If you want to build a profitable and effective business, therefore, CO2 lasers are far better than diodes. The cameras CO2 lasers often let you better line up your projects, too, so there’s less waste on each material sheet from not fitting projects in as well. (You can also use laser nesting software to help with this!)
CO2 laser’s increased power is just going to make life that much easier, particularly if you’re working with thick, hard materials like acrylic and hardwoods.
As well as being able to quickly cut thick wood and other materials, the best CO2 laser engravers are also capable of achieving highly precise etchings. The likes of the Flux Beamo, Gweike Cloud Basic 2, and xTool D1 Pro all have 1000dpi resolution, while the Glowforge Pro has 1350dpi.
This allows you to produce extremely accurate engravings of intricate and complex designs, such as photos, portraits, and other types of laser art.
However, for general engraving on wood, a diode laser like the xTool D1 Pro can work fine. These diode lasers usually have a smaller spot size than CO2 lasers, though it’s barely perceptible in all honesty.
Materials CO2 lasers can cut:
Materials CO2 lasers can engrave:
- Coated non-ferrous metals (aluminum, stainless steel)
Note: bear in mind that CO2 lasers aren’t suitable for engraving non-coated metals, whether they be non-ferrous metals or ferrous metals like gold and silver. This is because the wavelength of CO2 lasers is mostly reflected by metal surfaces. For metal engraving, you’re best off using either an infrared or fiber laser engraver.
How to choose the right CO2 laser machine for you
Now let’s take a look at the key factors to consider when picking a CO2 laser cutter:
CO2 lasers vary in price from $500 to tens of thousands of dollars. Spending $3,000 or less gets you a small, budget machine with 30W to 50W of power like the Flux Beamo, while $3,000 to $7,000 can get you larger, more powerful machines for medium size jobs, like the xTool P2.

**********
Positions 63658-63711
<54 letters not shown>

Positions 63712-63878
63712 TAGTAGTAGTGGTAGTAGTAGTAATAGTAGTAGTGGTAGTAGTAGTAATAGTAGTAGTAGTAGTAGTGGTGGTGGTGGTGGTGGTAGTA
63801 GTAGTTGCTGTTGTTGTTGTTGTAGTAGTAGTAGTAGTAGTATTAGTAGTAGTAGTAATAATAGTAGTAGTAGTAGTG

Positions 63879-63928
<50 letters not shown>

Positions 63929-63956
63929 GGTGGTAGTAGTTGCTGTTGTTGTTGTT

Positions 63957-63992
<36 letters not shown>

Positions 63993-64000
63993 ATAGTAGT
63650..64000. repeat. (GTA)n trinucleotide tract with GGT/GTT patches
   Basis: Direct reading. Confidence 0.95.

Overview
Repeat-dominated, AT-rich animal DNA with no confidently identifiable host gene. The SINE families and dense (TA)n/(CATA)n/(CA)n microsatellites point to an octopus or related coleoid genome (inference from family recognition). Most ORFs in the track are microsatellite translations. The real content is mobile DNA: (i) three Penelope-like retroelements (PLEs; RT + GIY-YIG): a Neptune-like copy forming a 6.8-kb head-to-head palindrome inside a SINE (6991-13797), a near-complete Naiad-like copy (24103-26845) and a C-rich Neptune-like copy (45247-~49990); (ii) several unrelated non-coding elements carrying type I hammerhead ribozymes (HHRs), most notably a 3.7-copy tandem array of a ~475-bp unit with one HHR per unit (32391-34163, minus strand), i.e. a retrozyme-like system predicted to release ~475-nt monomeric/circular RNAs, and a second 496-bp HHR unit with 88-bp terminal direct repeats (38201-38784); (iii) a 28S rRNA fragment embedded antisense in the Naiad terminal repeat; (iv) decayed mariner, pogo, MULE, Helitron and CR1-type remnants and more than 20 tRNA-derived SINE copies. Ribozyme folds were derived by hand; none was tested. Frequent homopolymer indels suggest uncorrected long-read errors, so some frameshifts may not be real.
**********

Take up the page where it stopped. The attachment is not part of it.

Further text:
When you get to $8,000 and above you start looking at professional CO2 lasers with upwards of 70W power and large working areas, such as the FLS P24. Industrial CO2 lasers can cost tens of thousands.
The more power, the deeper you can cut in a single pass, and the faster you can cut.
- The Flux Beamo is a 30W laser and can cut 5mm wood in a single pass.
- The Gweike Cloud Basic 2 is a 50W laser and can cut 15mm wood in a single pass.
- The xTool P2 is a 55W laser and can cut 18mm wood in a single pass.
The engraving resolution determines the precision you can achieve when engraving intricate designs. Machines like the Flux Beamo and Gweike Cloud Basic 2 have resolutions of 1000dpi, which is more than enough for most projects.
However, if you were looking to do highly intricate photo engraving, for example, you may look for a higher resolution machine like the Glowforge Pro, which offers 1350 dpi.
A CO2 laser’s size and working area can vary a lot, and also has a big impact on price. The Flux Beamo is one of the smallest and cheapest machines, with a working area of just 300x210mm designed for small projects.
Then you get medium-sized machines like the xTool P2, Gweike Cloud Basic 2, and Glowforge Pro, which average around 500/600x300mm. These machines all also have passthrough slots, allowing you to feed in longer sheets of materials.
CO2 lasers designed for business and industry are much larger, but also cost a lot more.
Use and applications
Think about how much space you have in your workshop, what you want to sell or create for your business, and use this article to help find which laser is best suited for your specific needs!
For example, if you’re looking for a desktop-friendly machine for small, low-intensity craft projects, the Flux Beamo is a good choice.
If you’re looking for a larger, faster, more powerful machine with better cutting capability, the xTool P2 is a better choice as part of a small business.
What’s better, a CO2 laser or a fiber laser?
Fiber lasers are the most powerful type of laser and are widely considered better for working with metals, but CO2 lasers are often preferred for wood and other non-metals. You can read our fiber vs CO2 laser comparison to learn more.
Other laser cutter buyer’s guides: